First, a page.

I was pleased to hear from Shawn Bean, the executive editor of Babytalk Magazine, (and an involved dad) about a cover story they were working on for their June/July issue – the 21st Century Pop – about a “growing population of dads who stay home, change diapers and blog about staying home and changing diapers.” I certainly meet some of the criteria.
Babytalk Magazine, bills itself as “straight talk for new moms,” but if you read their Father’s Day issue, you will hear the creative voice and wit behind the magazine (a 21st Century pop) and come to learn that it might just be about more than moms. Sure, most media sources are looking for good heartfelt stories on the cusp of Father’s Day, and we will see many of those in the days to come. This story is a little different.
The four-page spread goes deeper than most articles or brief news segments that cover topics about dad. There are plenty of statistics and issues discussed. The main questions addressed are “What do we really know about the 21st-century pop? And what do moms think about him?”
Forget about the guy who came home from work, patted his kids on the head, fell into a recliner and reached for the remote. Today’s dad has more of himself invested in the role. He’s the guy who, ahem, works at the baby magazine. He’s also the divorced dad sharing custody of an 8-month-old daughter. And the stay-at-home dad who works at night, the dad blogger with a devout female following, and the multiracial, multi-tasking Washington, D.C., father known to take daughters Sasha and Malia out for snow cones.
I was fortunate to participate in the article to share how NYC Dads Group is helping to tackle the minimal resources in New York City as well as gripe for a moment about the general lack (fortunately, they are growing) of resources for fathers. Growing resources in the form of dad blogs about everything, dad project sites, men’s online magazines, books like The Daddy Shift, films including the Evolution of Dad, a national at-home dad network and annual convention in daddyshome.org, and dad groups popping up in so many cities.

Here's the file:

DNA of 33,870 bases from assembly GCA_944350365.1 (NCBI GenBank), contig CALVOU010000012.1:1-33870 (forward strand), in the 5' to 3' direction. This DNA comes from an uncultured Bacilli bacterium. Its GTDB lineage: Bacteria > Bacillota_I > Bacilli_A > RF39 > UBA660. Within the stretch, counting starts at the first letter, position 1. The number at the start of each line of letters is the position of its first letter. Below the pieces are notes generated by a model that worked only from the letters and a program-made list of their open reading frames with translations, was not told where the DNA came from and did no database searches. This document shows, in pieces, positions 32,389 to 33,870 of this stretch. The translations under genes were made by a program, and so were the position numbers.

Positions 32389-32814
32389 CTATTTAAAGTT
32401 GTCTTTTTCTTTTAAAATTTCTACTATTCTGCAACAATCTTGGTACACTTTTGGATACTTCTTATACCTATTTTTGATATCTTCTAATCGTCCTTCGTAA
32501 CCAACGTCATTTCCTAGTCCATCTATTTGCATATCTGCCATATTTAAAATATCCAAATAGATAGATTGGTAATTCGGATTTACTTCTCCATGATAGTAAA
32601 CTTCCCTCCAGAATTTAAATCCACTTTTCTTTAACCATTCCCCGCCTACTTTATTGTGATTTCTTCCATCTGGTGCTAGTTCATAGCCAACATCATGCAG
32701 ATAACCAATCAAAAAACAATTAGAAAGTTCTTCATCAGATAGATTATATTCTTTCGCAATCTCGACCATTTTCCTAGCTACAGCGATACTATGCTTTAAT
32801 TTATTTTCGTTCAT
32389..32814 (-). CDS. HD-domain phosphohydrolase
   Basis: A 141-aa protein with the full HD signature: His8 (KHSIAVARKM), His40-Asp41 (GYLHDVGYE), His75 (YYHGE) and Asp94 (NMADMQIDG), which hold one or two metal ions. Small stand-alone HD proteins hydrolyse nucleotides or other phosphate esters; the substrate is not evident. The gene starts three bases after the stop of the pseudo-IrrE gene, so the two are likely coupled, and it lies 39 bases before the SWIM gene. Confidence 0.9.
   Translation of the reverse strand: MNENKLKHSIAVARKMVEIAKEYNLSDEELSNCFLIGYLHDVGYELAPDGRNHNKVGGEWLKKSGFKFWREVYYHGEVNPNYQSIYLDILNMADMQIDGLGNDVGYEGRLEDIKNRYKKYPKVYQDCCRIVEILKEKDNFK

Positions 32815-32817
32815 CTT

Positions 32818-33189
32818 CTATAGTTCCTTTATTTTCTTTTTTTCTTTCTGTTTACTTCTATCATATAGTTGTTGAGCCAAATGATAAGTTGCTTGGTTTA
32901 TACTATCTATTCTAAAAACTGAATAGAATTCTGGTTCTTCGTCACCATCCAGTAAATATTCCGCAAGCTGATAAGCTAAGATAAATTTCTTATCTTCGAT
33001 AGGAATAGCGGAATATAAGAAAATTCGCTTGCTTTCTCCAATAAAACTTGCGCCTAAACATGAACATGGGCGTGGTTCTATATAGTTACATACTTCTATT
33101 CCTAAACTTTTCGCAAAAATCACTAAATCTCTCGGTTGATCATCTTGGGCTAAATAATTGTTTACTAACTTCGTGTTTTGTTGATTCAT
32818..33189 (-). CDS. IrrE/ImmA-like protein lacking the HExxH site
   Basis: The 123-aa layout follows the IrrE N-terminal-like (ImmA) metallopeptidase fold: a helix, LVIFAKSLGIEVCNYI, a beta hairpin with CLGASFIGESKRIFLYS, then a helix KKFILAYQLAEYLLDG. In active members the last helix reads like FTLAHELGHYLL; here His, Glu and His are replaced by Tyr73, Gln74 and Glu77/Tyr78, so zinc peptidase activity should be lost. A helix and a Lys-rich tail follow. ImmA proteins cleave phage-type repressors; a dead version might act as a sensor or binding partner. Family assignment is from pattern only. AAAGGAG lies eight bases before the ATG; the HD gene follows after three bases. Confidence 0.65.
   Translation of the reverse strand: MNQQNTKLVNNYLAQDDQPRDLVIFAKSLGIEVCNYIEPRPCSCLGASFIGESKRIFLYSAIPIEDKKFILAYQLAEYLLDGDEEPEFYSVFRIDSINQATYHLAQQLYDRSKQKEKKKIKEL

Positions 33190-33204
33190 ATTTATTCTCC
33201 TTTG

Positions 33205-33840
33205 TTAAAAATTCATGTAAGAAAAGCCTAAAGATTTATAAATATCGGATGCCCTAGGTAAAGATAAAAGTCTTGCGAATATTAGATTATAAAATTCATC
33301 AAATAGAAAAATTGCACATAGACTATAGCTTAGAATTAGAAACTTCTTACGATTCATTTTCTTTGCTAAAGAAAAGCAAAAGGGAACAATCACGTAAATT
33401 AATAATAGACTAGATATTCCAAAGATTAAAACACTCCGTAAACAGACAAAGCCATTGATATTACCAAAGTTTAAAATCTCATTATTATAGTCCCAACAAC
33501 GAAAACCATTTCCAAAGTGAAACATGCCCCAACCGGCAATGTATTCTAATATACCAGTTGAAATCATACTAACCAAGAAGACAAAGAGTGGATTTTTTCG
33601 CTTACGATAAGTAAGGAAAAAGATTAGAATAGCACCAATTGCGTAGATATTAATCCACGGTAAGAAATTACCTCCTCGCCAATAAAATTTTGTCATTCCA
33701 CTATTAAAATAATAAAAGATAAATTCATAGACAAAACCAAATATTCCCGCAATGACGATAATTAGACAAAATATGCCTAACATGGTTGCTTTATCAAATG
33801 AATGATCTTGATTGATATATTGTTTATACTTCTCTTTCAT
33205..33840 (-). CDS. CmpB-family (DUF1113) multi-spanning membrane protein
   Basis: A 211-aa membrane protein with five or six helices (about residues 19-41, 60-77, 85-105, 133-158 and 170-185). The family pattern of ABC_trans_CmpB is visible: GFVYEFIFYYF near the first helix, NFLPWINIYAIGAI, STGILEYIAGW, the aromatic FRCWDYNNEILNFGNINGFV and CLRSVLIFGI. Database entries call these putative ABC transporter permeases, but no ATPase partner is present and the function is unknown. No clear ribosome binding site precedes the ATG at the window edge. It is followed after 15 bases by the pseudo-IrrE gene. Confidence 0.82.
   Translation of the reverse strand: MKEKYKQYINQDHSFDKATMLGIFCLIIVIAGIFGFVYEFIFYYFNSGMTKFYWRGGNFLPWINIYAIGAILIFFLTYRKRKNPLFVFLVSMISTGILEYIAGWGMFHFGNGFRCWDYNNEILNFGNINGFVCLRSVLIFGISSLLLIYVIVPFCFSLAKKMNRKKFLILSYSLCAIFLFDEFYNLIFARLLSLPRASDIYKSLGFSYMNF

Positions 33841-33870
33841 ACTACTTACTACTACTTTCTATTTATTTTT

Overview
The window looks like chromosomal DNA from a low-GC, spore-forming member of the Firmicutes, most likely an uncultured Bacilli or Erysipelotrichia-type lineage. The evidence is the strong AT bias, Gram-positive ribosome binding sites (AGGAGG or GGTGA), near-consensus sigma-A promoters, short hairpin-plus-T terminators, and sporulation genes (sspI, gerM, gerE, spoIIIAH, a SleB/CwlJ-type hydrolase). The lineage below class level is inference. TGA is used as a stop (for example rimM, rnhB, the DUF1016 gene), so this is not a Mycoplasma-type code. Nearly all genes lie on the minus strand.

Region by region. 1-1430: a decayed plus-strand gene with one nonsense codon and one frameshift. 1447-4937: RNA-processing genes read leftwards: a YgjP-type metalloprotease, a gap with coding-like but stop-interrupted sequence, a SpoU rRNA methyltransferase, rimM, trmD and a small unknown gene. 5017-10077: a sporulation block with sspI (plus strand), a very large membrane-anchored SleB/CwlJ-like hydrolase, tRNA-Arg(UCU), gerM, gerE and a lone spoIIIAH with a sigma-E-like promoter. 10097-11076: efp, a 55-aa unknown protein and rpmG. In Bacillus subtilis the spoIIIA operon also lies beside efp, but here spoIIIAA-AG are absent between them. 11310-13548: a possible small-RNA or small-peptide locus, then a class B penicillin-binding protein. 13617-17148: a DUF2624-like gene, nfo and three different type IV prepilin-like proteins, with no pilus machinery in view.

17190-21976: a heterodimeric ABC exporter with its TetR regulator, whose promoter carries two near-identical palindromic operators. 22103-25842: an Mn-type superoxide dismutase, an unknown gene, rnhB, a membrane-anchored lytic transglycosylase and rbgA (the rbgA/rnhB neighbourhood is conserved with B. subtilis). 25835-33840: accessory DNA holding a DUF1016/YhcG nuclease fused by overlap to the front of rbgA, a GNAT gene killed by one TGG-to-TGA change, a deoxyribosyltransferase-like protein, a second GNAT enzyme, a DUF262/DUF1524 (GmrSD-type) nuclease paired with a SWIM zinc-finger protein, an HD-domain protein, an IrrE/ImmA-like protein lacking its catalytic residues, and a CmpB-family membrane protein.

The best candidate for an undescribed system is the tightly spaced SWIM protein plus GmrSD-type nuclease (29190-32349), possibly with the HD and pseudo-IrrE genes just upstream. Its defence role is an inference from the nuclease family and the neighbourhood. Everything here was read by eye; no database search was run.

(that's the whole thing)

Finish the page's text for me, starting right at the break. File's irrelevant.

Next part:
Are involved fathers here to stay or is it just a trend?
According to the article:
Fathers participating more and more in their children’s upbringing isn’t a trend but a permanent shift. “More men are organizing their lives around their families,” says Ben Siegel, M.D., FAAP, professor of pediatrics and psychiatry at Boston University School of Medicine and chair of the American Academy of Pediatrics’ Committee on Psychosocial Aspects of Child and Family Health, which shapes policies regarding family well being and parenting. “In the past, men have been expected to work and provide financial support for the family. More recently, many men are choosing to share in child rearing and participating in running the household.”…(Mom’s should) be thankful, says Dr. Siegel. “What we’re seeing is more equality in the gender roles,” he says. “Fathers are sharing more of the workload traditionally associated with women: scheduling doctor’s appointments, doing household chores and participating in child care. Nothing but good can come from it.”
I would appreciate hearing your comments, even if it’s regarding the bizarre dad blog documenting his wife’s pregnancy with a “tender note to their unborn child” each week…
Hogan Hilling says
Thanks for sharing the article. Honestly, the modern dads they described in this article isn’t so modern. These dads have been around for decades. It’s just that society never accepted, acknowledged and embraced them. Today is no different. We hear the same old song and dance during every Father’s Day. By the end of the month fatherhood will be belittled and forgotten again.